A new CNN/Des Moines Register poll shows Biden still leading the crowded Democratic field in Iowa, with 24 percent of likely Democratic caucus voters naming the former vice president as their top choice.

But in the new poll, Biden failed to add to his lead from a statewide poll in March before he officially entered the 2020 race.

The last time Biden ran for president in 2008, Iowa provided the final blow to the Delaware senator's campaign. Biden dropped out of the race one day after the Iowa caucus, after failing to receive 1 percent of the vote.

Biden would re-enter the race a few months later, joining former President Barack Obama -- who won the Iowa caucus that year -- as his running mate.

A reversal and a rejoice

The former vice president will have to get past his 22 other opponents before facing off with the current president but Biden's recent shift to the left on an anti-abortion measure has raised questions on Biden's primary strategy, and has the Trump campaign ready to pounce.

In recent days, the Biden campaign has been on the defensive after the former vice president said he no longer supported the Hyde Amendment, which bans the use of federal funds for abortions except in cases of rape, incest or where the mother's life is at risk. The switch came just one day after his campaign said he did support the measure.

Biden's initial support drew a wave of criticism from his 2020 opponents, because it largely affects patients who are on Medicaid, meaning low-income patients have to pay for an abortion out-of-pocket.

The reversal marked a leftward shift for Biden, who has been viewed as a moderate candidate and has campaigned on his ability to work across the aisle. The shift also raised questions about Biden's ability to withstand attacks from progressive challengers and grassroots movements.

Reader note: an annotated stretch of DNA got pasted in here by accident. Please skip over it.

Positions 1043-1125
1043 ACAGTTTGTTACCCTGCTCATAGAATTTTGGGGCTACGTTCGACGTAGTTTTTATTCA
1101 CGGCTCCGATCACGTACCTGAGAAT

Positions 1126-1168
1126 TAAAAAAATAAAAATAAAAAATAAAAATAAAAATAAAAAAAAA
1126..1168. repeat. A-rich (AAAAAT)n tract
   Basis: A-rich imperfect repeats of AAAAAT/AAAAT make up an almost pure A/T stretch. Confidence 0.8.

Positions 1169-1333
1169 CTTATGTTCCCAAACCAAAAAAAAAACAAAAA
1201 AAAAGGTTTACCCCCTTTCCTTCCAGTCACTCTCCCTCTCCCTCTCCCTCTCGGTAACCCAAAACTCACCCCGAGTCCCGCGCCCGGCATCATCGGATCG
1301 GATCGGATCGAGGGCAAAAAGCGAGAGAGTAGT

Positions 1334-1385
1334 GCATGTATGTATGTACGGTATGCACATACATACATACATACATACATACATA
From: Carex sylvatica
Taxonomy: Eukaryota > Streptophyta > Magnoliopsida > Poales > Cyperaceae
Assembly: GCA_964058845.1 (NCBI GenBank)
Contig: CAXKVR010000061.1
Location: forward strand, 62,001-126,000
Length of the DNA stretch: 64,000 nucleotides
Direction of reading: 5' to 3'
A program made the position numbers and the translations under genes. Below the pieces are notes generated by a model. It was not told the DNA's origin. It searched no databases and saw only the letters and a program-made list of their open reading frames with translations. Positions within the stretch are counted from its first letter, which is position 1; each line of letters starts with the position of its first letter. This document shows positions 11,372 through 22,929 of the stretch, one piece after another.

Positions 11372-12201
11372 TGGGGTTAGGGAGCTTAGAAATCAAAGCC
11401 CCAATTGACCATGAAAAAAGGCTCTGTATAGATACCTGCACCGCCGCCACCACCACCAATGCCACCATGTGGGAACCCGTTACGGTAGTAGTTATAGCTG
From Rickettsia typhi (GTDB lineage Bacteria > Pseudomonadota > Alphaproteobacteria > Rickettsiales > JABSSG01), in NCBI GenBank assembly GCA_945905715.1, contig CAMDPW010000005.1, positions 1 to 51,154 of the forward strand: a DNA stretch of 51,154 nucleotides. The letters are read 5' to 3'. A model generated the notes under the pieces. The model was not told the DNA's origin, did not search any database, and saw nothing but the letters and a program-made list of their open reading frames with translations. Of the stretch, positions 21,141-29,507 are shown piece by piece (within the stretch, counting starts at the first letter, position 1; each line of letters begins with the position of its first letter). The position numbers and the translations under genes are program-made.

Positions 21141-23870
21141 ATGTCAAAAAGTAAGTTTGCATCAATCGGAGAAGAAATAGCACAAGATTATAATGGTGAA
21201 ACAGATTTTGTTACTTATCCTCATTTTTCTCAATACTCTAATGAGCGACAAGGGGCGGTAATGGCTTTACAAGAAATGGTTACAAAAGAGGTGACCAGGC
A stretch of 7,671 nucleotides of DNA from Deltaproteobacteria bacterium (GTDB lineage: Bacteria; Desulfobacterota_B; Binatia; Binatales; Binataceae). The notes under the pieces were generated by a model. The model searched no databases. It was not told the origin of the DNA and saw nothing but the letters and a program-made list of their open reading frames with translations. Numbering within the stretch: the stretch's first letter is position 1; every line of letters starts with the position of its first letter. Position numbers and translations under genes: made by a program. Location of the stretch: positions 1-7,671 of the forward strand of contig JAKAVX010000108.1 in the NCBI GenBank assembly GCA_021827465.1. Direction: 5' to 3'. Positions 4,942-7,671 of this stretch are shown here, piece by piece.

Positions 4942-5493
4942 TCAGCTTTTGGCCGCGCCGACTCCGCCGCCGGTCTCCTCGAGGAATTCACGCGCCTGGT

And following his reversal, the Trump campaign -- bolstered by pro-Trump groups -- also piled on the criticisms, dinging the Democrat for what appeared to be a critical shift to the left.

"He's just not very good at this. Joe Biden is an existential threat to Joe Biden," Tim Murtaugh, Trump's campaign communications director, told ABC News in a statement.

America First Action Super PAC and America Rising PAC, both major pro-Trump groups, flooded Twitter with messages calling out Biden's reversal just minutes after news broke regarding his new comments.

A senior adviser for the Biden campaign told ABC News that the political pressure from other 2020 candidates did not have an impact on Biden's decision, saying, "there were spirited discussions about the Hyde Amendment over the last couple of weeks" but that ultimately the decision came to a head last week and Biden decided to address it in Atlanta.

The former vice president's reversal on the Hyde Amendment is exactly the kind of shift to the left that the Trump campaign and these pro-Trump groups have been waiting for, according to conversations with those groups. Many who are working to re-elect the president have been betting that Biden would need to limp further and further toward progressive policies just to escape the primary, and the former vice president's reversal on the Hyde amendment is the best example of that so far.

Copyright © 2019, ABC Radio. All rights reserved.

Comments ()